Translate SMS with Azure Translator Text API

Translating SMS Messages With Azure Translator Text

Published November 25, 2019 by Kelly J Andrews
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In my previous posts, I showed how you can translate text messages with the Google Translation API, AWS Translate. and IBM Watson Language Translator.

Overview

In this post, I show you how to create an inbound Nexmo SMS webhook and translate the message into English using the Azure Translator Text.

In order to get started, you will need the following items set up:

Create Your Project

You will only need a couple of packages to get things going.

Initialize the project and then install the above requirements using npm or yarn.

Once installed, create an index.js and .env file.

Next, open the index.js file and put the following code inside:

This will set up the server to run the example.

Installing ngrok

Publicly available webhooks are required so that Nexmo can communicate with the application to receive incoming SMS messages. You could push your code up to a publicly available server, or you can use ngrok to allow for public traffic to reach your local application.

You can learn more about installing ngrok with this post. After you have everything ready to go you can start ngrok using the following command to create your tunnel.

Make a note of the ngrok address, as you will need that in a later step.

Setting Up Azure Translator Text

Next you can set up the Azure Translator Text service in the Azure portal. Start by opening the portal and clicking Create New Resource.

Azure Portal Home Page

On the next screen do a search for Translator Text and click on the result to be taken to the Translator Text info page. Click Create to start the process.

Translator Text Create Resource Screen

Fill out the name, select Pay As You Go and the resource group, and then click Create at the bottom of the page.

Translator Text Create Resource Details

The creation process take a few moments, so relax for a bit until that completes.

Open up the .env file first, and copy and paste the following:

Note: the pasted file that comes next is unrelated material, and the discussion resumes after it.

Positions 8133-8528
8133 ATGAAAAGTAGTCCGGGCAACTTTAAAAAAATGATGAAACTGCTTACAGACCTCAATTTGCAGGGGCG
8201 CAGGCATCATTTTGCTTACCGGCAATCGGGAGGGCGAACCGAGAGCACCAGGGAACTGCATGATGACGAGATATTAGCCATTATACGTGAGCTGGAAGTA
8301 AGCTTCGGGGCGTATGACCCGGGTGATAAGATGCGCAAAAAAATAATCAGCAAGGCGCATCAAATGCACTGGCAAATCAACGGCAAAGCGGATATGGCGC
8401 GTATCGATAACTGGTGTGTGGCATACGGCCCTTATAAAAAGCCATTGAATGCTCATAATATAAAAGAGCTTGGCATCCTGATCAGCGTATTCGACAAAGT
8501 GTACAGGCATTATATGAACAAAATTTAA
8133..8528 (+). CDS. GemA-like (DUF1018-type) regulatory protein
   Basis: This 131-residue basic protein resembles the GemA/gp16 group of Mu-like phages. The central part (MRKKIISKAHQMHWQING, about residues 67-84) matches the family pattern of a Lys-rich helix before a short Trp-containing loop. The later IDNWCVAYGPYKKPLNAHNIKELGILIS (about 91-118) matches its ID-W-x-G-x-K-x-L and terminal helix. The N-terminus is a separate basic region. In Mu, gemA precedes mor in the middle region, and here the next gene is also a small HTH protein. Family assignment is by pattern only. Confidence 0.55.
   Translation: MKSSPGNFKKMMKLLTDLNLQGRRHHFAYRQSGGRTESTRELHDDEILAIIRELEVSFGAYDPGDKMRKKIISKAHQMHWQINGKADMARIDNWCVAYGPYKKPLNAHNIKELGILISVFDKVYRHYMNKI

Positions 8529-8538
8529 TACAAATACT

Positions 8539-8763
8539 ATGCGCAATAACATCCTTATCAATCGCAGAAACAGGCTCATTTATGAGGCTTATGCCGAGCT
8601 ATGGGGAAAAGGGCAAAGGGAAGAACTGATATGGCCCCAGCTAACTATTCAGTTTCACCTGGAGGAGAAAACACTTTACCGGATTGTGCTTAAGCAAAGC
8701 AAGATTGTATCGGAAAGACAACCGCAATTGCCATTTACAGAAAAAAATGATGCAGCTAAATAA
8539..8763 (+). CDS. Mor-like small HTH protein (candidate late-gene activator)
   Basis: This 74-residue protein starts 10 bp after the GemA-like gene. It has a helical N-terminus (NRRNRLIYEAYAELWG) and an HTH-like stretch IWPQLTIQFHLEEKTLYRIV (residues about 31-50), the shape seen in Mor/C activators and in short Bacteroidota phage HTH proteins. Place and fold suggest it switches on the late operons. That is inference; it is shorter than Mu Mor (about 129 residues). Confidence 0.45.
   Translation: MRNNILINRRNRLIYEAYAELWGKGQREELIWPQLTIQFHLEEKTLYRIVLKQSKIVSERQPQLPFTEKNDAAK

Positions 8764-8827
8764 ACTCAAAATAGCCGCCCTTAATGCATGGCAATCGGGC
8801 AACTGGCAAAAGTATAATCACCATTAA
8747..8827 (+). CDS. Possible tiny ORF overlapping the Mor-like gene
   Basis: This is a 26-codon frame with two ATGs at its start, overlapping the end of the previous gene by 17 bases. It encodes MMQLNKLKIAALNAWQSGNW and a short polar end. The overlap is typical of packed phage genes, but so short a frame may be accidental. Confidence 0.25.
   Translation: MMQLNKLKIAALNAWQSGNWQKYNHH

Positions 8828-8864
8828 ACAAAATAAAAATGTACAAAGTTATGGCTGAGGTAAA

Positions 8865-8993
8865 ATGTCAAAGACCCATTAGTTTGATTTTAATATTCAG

Grab the key and endpoint from the quick start page and update the .env file with that information.

During my trials, I attempted to use the services endpoint presented in the dashboard, but didn’t have any luck getting it to work correctly. The URL above is the global endpoint that will work if you run into the same troubles.

Translator Text Resource Quickstart

Setting Up Nexmo Inbound SMS Messages

This example requires a phone number from Nexmo to receive inbound messages. We can do this by using the Nexmo CLI right from a terminal.

Purchase a Virtual Phone Number

First, purchase a number directly from Nexmo (feel free to use a different ISO 3166 alpha-2 country code as needed).

You haven’t created the route as of yet, however you will name it /message. The phone number needs to be linked to this route so inbound messages know where to go. Get the ngrok host name from the previous setup and use it here:

Now the Nexmo webhook is set up to route inbound SMS messages.

Finish the Application

The only step now is to create the Express route and functions to handle the incoming SMS message and the translations.

Build the Webhook

We can set up the route handler first. Nexmo allows the setting of a default SMS webhook behavior. In the settings panel you can change the default HTTP method used. Mine is set to POST-JSON, and I recommend using this setting. If you are unable to modify your setting, the code used here will handle all three options.

Default Nexmo SMS HTTP Method

Open up the index.js file, and at the bottom, paste the following code:

This handler will be passed directly to the /message route. If the incoming message HTTP method is POST, the handler uses req.body, and uses req.query for the GET option. It then checks the inbound payload ensuring it has the correct info, then sends the object to the translateText method to display the translation.

Now you can add the route and proper HTTP methods to the application.

The above code will create the GET and POST methods to handle either from the inbound SMS webhook message. If any other method is used, a 405 - Method Not Allowed response will be returned.

The webhook is ready to go and the final piece is the actual translations.

Translation Method

In the previous step we call translateText. This step will create that method.

You will initially get your credentials by using CognitiveServicesCredentials.ApiKeyCredentials. This will need to be passed as the first parameter to the TranslatorTextClient constructor.

After create the client, use the translate method to translate the text. The first argument is an array of languages you wish to translate the text into—allowing you to translate into multiple languages. The service will automatically detect the incoming language if it can. The second argument is an array of objects for the text you want to translate.

Now you can test out the functionality by starting the server and sending a text message to the number you purchased earlier.

The Azure Translator Text full response object has a lot of details as well, so you can change the response to include console.dir(translationResult, {depth: null}) to see the full payload.

Recap

Azure Translator Text is a great tool to translate your inbound messages from Nexmo. This example only scratches the surface, but should be a good start. You can venture off in several directions from here using this as a jumping point. Let me know what ideas you have for using these two services together.

You can find a completed version of this tutorial at https://github.com/nexmo-community/sms-azure-translate-js.

If you want to learn more about the Extend projects we have, you can visit https://developer.nexmo.com/extend to learn more.

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